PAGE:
Join for FREE
It only takes a minute!
Zeiss - Always on the lookout for something special – Shop now

Welcome to BirdForum.
BirdForum is the net's largest birding community, dedicated to wild birds and birding, and is absolutely FREE! You are most welcome to register for an account, which allows you to take part in lively discussions in the forum, post your pictures in the gallery and more.

Maldives Dhigurah Island 23rd November 2010

Thread Tools Rate Thread
Old Thursday 25th November 2010, 13:34   #1
Registered User

Join Date: Jul 2004
Location: London
Posts: 739
Maldives Dhigurah Island 23rd November 2010

I took a walk around Dhigurah Island in the Maldives on Tuesday, starting out from the Diva hotel. The Maldives are of course famously unbirdy so I wasn't expecting much, but I was pleasantly surprised. First off, as I waded across the gaps in the sandbank between the Diva hotel island and Dhigurah was a nice collection of waders - two curlew, two grey plover, a kentish plover and several lesser sand-plover.

On arriving at Dhigurah I was amazed to see a blue-tailed bee-eater. Apparently these are starting to be seen in the Maldives around November - so it wasn't as unusual as I imagined at the time.

Then, walking along the west side of the island, a tern, which looked to be a roseate tern (It was a bit distant, but I noticed how it had a very active flight and strong contrast on the upperwing. I'm embarrassed to admit I've never seen one before).

And finally, to my further amazement, a falcon. I saw it fly over a couple of times. It was essentially grey, although I was able to make out a small amount of white on the face. It had noticeably long wings, and I can only think that it was a sooty falcon, although as far as I've been able to ascertain, this has never been recorded in the Maldives previously. The light was good enough that I think I would easily have been able to tell from underneath if it had been a hobby or peregrine. No photo I'm afraid.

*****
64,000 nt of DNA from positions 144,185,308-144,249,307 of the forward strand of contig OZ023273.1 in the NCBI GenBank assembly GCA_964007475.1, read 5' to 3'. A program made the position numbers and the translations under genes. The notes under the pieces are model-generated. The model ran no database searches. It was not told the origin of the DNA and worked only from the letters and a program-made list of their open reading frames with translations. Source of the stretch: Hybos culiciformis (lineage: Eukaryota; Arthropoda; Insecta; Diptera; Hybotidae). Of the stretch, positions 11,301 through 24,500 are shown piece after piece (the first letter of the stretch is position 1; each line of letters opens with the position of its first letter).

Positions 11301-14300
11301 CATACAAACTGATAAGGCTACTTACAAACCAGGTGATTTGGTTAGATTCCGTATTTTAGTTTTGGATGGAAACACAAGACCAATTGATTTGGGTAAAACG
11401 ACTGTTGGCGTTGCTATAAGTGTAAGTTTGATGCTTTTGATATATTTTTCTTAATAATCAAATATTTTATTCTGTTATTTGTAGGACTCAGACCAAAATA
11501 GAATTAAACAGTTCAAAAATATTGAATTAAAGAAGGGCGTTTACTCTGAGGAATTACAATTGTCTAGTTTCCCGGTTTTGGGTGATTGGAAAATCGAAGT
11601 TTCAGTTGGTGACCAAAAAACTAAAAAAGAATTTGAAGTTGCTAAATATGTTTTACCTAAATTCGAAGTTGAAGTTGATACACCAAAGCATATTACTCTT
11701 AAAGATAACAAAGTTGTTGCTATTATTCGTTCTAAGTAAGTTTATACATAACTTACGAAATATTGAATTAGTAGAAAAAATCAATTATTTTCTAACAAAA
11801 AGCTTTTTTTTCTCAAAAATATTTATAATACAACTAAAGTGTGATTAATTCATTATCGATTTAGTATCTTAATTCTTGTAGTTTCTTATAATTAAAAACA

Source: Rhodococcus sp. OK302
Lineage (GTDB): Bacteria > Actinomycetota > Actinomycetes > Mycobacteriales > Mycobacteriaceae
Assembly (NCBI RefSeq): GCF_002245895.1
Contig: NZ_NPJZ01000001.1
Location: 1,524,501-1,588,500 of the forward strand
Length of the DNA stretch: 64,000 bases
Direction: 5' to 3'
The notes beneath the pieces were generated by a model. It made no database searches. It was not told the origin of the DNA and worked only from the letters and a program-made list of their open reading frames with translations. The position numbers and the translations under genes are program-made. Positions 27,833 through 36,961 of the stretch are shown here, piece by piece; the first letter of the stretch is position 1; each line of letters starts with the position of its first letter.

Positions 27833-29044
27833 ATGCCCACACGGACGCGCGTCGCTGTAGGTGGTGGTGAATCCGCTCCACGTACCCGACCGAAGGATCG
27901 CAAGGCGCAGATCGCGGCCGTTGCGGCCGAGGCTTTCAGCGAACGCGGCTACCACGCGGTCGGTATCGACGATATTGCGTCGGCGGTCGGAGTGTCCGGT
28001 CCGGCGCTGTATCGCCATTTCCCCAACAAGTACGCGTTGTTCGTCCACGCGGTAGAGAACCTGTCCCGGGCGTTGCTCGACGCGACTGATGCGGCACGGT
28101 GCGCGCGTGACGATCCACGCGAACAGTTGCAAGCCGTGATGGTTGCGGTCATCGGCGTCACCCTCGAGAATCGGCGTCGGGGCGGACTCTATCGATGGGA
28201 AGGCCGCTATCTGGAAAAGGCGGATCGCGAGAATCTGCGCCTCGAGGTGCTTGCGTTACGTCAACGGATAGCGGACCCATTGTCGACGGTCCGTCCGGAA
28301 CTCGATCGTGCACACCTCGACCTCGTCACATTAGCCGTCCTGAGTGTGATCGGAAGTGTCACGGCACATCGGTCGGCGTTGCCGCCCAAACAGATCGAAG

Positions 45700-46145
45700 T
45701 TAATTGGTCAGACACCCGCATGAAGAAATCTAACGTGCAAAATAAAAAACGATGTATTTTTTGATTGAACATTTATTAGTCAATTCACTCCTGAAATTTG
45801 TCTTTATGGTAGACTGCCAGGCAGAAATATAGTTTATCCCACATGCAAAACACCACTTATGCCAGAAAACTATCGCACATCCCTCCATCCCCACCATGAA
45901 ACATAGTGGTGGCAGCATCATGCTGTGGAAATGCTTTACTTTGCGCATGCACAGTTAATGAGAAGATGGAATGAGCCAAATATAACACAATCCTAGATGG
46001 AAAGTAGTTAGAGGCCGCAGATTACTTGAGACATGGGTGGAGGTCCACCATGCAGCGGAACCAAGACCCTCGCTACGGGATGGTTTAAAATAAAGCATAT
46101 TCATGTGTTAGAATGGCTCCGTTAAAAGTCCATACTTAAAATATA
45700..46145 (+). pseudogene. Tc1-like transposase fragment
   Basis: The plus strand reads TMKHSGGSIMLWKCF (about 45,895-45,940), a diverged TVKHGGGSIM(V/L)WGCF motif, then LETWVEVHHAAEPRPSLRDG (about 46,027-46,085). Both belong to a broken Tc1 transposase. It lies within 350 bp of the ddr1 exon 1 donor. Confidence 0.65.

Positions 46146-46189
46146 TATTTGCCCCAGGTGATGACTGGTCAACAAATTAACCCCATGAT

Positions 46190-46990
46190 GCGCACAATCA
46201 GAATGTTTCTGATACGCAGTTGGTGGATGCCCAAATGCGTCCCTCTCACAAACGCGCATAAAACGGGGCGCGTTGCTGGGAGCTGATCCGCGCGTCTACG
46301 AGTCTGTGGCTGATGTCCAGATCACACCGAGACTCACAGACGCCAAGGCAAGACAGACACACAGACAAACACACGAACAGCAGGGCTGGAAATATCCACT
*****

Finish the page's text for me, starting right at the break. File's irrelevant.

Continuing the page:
Also, from the seaplane flying back to Male yesterday I noticed about a dozen birds beneath us over a reef which appeared to be pure white - white terns?

Here's a full list from the Maldives. It's less than half the length of my list from the central Sahara three years ago sadly.

Striated Heron
Grey Heron
Sooty Falcon?
Grey Plover
Lesser Sand Plover
Roseate Tern
Common White Tern?
Asian Koel
Blue-tailed Bee-eater
House Crow

Comments welcome.
Arbu is offline  
Reply With Quote
Old Saturday 22nd December 2012, 17:57   #2
Registered User

Join Date: Jul 2004
Location: London
Posts: 739
Perhaps the falcon might have been an Amur Falcon although I didn't notice the white underparts, just grey. Interesting speech here about how they follow migrating dragonflies
Arbu is offline  
Reply With Quote
Old Sunday 23rd December 2012, 08:08   #3
Mike Kilburn
MKinHK's Avatar

Join Date: Apr 2005
Location: Hong Kong
Posts: 4,415
Agree that Amur Falcon is the most likely given its migration route


Hong Kong: Glossy Ibis, Western Yellow Wagtail, Wood Warbler (475)
Greater China: Buff-breasted Sandpiper, European Golden Plover, Glossy Ibis (973)
Lifer: Many-Coloured Rush Tyrant, Diademed Sandpiper Plover
MKinHK is online now  
Reply With Quote

Thread Tools
Rate This Thread
Rate This Thread:

Posting Rules
You may not post new threads
You may not post replies
You may not post attachments
You may not edit your posts

vB code is On
Smilies are On
[IMG] code is Off
HTML code is Off

Similar Threads
Thread Thread Starter Forum Replies Last Post
tern sp. Bird Island, Seychelles November 2010 FXM Bird Identification Q&A 12 Wednesday 24th November 2010 09:40
Ohio November 2010 PONYRCR Ohio 0 Friday 15th October 2010 19:01
Flycatcher, Seoul, Korea, 23rd Oct 2010 ampersand Bird Identification Q&A 28 Saturday 9th October 2010 17:14
KOS -PSALIDI and TIGAKI - 16th -23RD JUNE 2010 MikeJenx Vacational Trip Reports 7 Monday 5th July 2010 06:23


Fatbirder's Top 1000 Birding Websites

Help support BirdForum

Page generated in 0.11245990 seconds with 14 queries
All times are GMT. The time now is 09:56.